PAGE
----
Kept farmbound by pandemic, chicken growers turned to technology to help each other

By Jenell Eck | Maryland Grain Producers Association

Commerce on much of the Delmarva Peninsula shut down due to the coronavirus pandemic this March. Yet farmers kept working as the busiest time of their year drew closer. Grain farmers continued to prepare fields for spring planting and poultry farmers continued to raise broilers as cookout season loomed.

As the pandemic's effects hit store shelves, consumers began to be concerned about where their food was coming from and whether it would still be supplied. Reassuringly, family farmers here on Delmarva grow the grain that feeds our family-raised broilers, which are processed at 10 plants in Delaware, Maryland's Eastern Shore and the Eastern Shore of Virginia. Those plants represent more than 20,000 jobs for our area, and the same birds fed Delmarva-raised grain on Delmarva farms are sold right here in your local grocery store.

In the poultry industry, biosecurity has always been a top priority to protect chicken flocks from avian diseases present in geese, ducks and other wild birds. To prepare for the COVID-19 pandemic, farmers were cautious about visitors on the farm, purchased extra supplies to keep their operations moving, and limited outside travel. Georgie Cartanza, a University of Delaware Cooperative Extension agent helping poultry growers, and a chicken grower herself, purchased extra fuel for the farm generator and supplies for the warm weather that would soon approach.

Through Georgie's Extension role, she was available to growers by call, email, and videochat. Unable to visit farms, FaceTime and other video calls allowed Georgie to help a farmer diagnose flock illnesses and demonstrate key skills. Furthermore, Georgie has worked with the University of Maryland Extension agents Jon Moyle and Jenny Rhodes to host "Chicken Chat" for growers across the peninsula. This weekly Zoom call allowed growers a space for discussion and resources during the pandemic, even though in-person meetings weren't possible. If you are interested in participating, register here; the series will continue for a few more weeks.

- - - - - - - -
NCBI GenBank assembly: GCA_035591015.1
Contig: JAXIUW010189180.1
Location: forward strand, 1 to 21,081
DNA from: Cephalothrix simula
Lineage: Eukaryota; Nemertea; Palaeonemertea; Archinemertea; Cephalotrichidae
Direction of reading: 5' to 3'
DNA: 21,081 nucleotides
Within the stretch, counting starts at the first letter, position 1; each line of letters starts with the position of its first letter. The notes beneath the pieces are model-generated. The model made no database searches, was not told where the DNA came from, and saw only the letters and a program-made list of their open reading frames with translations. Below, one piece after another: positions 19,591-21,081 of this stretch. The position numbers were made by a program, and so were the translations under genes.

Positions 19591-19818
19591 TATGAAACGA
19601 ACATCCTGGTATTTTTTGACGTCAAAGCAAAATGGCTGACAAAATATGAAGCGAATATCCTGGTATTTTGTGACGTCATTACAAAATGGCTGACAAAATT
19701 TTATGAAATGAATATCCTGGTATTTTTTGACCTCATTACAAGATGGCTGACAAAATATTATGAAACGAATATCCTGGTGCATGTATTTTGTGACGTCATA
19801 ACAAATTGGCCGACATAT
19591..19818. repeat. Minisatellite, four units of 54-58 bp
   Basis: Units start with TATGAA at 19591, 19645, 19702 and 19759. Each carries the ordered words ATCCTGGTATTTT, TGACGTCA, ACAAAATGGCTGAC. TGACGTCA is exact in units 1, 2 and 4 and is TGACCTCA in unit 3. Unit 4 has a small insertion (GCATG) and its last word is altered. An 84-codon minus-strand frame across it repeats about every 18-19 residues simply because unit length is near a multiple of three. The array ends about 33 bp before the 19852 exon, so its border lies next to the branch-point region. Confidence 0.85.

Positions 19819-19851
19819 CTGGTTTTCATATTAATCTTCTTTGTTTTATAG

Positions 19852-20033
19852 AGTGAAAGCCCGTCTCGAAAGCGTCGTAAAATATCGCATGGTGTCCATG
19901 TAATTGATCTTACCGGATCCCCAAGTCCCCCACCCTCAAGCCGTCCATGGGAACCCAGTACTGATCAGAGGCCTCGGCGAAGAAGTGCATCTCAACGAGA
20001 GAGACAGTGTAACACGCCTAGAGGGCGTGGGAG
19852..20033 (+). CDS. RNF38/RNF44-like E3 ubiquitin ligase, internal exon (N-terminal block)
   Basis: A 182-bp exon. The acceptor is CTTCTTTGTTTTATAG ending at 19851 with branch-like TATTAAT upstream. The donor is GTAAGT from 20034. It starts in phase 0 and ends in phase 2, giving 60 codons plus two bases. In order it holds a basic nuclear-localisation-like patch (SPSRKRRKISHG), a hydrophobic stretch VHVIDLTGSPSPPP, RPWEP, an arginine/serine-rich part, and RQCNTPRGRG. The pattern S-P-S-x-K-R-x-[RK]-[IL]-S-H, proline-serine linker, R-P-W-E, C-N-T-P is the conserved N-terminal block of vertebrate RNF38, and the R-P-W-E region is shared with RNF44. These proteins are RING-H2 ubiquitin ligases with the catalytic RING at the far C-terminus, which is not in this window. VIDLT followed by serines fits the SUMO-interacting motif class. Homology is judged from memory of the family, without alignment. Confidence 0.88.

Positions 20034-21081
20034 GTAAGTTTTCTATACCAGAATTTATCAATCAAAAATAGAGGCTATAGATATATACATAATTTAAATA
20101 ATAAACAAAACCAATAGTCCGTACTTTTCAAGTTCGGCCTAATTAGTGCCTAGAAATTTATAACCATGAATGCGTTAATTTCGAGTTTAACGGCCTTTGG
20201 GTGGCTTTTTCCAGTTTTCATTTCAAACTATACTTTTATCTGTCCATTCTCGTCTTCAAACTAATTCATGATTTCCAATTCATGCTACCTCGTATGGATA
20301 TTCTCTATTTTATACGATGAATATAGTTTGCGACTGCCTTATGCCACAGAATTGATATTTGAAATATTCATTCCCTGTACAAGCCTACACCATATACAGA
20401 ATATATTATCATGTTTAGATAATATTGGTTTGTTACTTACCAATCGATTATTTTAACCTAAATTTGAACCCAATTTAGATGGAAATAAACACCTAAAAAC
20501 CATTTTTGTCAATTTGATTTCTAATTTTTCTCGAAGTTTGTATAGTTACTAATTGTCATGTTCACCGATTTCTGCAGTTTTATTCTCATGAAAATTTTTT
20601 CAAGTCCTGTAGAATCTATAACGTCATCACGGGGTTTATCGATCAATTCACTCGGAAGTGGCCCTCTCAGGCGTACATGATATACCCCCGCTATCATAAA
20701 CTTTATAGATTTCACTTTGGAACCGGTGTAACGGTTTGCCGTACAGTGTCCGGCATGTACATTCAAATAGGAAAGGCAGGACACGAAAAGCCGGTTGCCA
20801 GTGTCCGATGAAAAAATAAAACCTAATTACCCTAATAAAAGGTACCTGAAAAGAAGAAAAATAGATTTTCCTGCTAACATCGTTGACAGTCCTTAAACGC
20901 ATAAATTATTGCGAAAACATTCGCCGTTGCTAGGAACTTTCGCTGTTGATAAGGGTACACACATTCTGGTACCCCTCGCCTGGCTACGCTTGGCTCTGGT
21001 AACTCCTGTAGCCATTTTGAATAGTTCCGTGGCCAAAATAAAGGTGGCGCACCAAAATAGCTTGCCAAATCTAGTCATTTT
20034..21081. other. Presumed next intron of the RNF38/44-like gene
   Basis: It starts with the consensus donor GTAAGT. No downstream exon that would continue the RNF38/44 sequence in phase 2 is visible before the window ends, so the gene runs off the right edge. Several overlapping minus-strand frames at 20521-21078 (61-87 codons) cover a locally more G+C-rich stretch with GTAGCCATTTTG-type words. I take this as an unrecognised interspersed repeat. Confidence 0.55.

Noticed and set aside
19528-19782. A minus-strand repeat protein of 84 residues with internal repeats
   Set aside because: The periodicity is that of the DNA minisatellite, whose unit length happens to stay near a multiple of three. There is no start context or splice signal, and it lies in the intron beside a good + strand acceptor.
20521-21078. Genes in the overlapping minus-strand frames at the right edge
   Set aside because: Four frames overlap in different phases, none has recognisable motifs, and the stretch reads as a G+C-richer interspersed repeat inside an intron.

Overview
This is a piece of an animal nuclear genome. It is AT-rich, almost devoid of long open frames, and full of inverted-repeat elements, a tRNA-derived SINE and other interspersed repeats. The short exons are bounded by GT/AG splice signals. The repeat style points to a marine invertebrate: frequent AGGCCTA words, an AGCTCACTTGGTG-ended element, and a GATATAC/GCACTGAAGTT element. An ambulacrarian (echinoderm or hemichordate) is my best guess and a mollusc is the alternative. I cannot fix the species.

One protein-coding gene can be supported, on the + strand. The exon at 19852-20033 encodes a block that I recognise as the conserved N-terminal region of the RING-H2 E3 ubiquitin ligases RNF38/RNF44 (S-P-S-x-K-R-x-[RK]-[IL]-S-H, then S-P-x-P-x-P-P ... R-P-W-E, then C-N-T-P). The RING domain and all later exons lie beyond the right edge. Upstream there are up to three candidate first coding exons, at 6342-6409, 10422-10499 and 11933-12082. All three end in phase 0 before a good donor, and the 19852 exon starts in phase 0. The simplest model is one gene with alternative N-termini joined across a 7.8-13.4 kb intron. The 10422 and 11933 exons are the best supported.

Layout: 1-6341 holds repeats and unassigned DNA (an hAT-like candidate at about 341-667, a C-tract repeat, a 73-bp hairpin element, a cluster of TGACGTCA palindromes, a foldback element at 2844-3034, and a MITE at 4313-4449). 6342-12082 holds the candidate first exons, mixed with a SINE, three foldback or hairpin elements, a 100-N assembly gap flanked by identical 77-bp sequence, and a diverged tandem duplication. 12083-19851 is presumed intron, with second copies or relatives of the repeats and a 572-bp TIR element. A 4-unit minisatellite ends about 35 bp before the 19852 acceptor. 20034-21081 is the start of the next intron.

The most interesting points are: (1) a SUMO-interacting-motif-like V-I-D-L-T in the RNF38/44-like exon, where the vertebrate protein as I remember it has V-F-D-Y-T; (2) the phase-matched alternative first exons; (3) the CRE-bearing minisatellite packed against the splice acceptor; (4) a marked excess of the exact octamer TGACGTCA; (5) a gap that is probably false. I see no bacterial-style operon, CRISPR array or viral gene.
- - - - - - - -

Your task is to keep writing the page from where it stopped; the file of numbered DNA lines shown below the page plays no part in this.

To keep people's spirits high and keep her own mind occupied, Georgie shared lighthearted home videos on Facebook with her ag-centric audience. These videos reached more than 10,000 people and are a joy to watch. A few must watches are "Poopology," "Eggs," and "Chicken King."


Delmarva Poultry Industry, Inc. is the Delmarva chicken industry's voice as the premier membership association focusing on advocacy, education and member relations. For more information, visit dpichicken.org; like DPI on Facebook; and follow us on Twitter and YouTube.

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